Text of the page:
May 29, 2002, - 5:51 am
Have you ever fantasized about manly 6-foot-5 women slogging up and down a wooden floor with a striped ball?
Unless you’re the reincarnated Dudley Moore or addicted to bizarre “Big Beautiful Women” sites, probably not.
But whether or not you want to watch, that Waste of National Broadcast Airtime, the WNBA, is baaaack for yet another season, it’s sickest-I mean, sixth.
Not that you noticed that Weird Nuisance Brought on America. After all, the never-ready-for prime-time “league,” as always, began on Memorial Day weekend, when the only thing worth watching is the Indy 500-and not for Sarah Fisher, the female driver who always fails and sometimes manages to crash into others (24th out of 33 drivers, Sunday). Or per chance, the NBA finals, where REAL basketball is played. Other than that, most Americans are at parades and barbecues. That’s why TV sports programmers also picked this past weekend’s afternoons for other throwaway fillers like the NCAA women’s softball championships-also watched by less viewers than Osama bin Laden has camels.
What’s the sound of one-hand clapping? Confucius say: It’s the same sound as no-one watching these-sports’ silly bearded-lady sideshows.
The ratings are so bad that several localities are not airing WNBA match-ups featuring their own home teams. That includes Detroit’s highly-rated NBC affiliate, WDIV-TV, which garnered better ratings from “Perry Mason” reruns, almost a decade old. Last season, on the afternoon of Saturday, July 21, the station opted, instead, to show the 1992 small-screen gem, “Perry Mason: The Case of the Reckless Romeo,” starring not just the late Raymond Burr, but that A-list actor, Geraldo Rivera.
Last season, the WNBA had worse average attendance and ratings than ever-and that’s if you count the WNBA’s official tally, which appears to include all the posthumous voters in Cook County, Illinois, who attended games with equal veracity as their phantom attendance at the polls.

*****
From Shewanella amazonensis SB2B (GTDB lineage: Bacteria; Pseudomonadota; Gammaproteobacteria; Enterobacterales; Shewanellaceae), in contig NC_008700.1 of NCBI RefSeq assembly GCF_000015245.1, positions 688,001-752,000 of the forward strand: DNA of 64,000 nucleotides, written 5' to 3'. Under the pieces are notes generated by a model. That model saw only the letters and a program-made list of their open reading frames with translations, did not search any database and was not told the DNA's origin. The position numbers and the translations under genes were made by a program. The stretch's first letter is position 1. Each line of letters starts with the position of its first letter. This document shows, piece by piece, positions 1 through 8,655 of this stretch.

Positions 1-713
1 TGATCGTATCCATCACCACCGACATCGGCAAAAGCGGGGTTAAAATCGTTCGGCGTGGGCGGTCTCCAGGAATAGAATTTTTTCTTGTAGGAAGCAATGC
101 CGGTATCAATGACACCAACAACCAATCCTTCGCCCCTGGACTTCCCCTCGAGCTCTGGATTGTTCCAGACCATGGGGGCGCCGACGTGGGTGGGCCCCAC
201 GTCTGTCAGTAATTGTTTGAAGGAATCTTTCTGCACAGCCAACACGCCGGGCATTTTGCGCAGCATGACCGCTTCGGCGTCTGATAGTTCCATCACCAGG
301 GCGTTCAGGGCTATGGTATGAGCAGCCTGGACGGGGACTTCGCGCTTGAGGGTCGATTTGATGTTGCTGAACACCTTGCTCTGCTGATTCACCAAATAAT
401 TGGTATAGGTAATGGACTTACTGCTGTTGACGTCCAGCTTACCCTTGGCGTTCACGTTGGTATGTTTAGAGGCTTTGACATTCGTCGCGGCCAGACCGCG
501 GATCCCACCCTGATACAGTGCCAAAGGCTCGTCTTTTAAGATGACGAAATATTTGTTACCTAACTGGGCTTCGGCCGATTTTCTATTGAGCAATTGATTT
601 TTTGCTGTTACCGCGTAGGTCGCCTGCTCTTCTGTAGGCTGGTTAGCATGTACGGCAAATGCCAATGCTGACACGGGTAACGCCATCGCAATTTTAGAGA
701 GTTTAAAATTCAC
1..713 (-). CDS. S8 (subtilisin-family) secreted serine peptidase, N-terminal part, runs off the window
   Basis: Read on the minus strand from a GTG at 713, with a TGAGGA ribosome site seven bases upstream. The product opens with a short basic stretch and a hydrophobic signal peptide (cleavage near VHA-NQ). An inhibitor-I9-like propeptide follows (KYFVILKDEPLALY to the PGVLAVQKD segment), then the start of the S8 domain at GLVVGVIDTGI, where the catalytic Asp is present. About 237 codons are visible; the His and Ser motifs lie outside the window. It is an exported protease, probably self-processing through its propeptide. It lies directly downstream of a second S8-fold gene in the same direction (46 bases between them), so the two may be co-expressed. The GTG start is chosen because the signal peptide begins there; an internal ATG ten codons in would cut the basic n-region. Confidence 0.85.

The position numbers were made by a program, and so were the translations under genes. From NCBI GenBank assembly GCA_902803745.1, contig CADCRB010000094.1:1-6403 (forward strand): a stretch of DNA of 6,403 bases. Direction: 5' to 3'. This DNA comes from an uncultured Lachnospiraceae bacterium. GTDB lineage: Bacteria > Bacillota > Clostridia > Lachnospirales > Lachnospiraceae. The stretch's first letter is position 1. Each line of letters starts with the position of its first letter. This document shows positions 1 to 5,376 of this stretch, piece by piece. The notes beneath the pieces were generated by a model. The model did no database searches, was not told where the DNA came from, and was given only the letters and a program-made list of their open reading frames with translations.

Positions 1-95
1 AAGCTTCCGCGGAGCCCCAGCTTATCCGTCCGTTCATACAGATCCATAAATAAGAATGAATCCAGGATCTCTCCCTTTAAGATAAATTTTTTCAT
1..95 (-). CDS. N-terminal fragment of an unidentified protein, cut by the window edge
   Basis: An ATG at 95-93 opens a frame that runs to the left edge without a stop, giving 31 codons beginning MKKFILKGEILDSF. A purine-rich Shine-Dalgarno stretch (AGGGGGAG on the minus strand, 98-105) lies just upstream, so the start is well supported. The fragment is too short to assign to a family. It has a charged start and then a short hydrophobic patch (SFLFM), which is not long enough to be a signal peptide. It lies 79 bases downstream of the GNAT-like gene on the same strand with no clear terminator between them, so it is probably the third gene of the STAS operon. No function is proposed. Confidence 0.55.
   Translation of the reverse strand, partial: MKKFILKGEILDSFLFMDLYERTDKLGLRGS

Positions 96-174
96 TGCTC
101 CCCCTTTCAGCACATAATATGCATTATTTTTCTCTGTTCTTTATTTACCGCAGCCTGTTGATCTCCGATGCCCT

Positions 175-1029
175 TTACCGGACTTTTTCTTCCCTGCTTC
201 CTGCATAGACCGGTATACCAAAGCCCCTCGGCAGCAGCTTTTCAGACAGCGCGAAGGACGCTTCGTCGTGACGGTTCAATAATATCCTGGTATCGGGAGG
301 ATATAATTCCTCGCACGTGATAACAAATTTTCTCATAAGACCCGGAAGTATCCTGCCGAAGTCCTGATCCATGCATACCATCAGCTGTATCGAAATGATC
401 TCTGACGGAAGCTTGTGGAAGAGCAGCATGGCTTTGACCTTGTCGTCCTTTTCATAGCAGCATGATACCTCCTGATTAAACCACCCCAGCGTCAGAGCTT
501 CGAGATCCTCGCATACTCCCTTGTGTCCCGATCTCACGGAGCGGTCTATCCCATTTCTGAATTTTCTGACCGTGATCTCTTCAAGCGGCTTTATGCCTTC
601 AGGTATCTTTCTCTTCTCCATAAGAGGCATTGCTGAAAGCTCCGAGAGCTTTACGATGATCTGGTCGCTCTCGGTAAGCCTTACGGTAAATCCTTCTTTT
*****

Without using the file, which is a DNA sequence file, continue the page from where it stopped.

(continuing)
Take the Detroit Shock. Last season, this WNBA “team” announced the crowd was 5,380 in a game against the Los Angeles Sparks. But The Detroit News reported, “as has been the case all season, the number was overblown. Though the Shock’s official home average this season is 5,625, most of their home games are drawing fewer than 3,000.” Perhaps the league learned its accounting practices from Louis Farrakhan’s “Million Man March”-where somehow 100,000 to 300,000 equaled a million in Nation of Islam PR’s strange new math.
And this is the league that gives away its tickets. Rather, they can’t even give them away.
Why is no-one going to or watching the games? Maybe it has something to do with the fact that the average person can watch an infinitely more exciting game, featuring better hoops players, in any pick-up game in the neighborhood. These women (I think they’re women) can’t run, can’t shoot, can’t slam-dunk, can’t even semi-dunk or dunk at all. How many slow-motion, instant replays of an overhead lay-up can you watch before you get a headache?
The shot-clock is six seconds longer than the 24-second NBA clock. Boring. The ball is smaller, the hoop lower. Why are these “players” occupying my ESPN screen, when they can’t even beat the aging former male college and high school players against whom they practice? There’s a WNBA “All-Star Game” with no stars, or even semi-stars, in it. If you can name more than one “star” player in that confab, you’re under suspicion. Even the regular season players are most unmemorable, but for their names. First names like LaQuanda, LaNeishea, Shalonda, and Shaunzinski. Shaunzinski? (Must be from the Irish-Polish contingent.)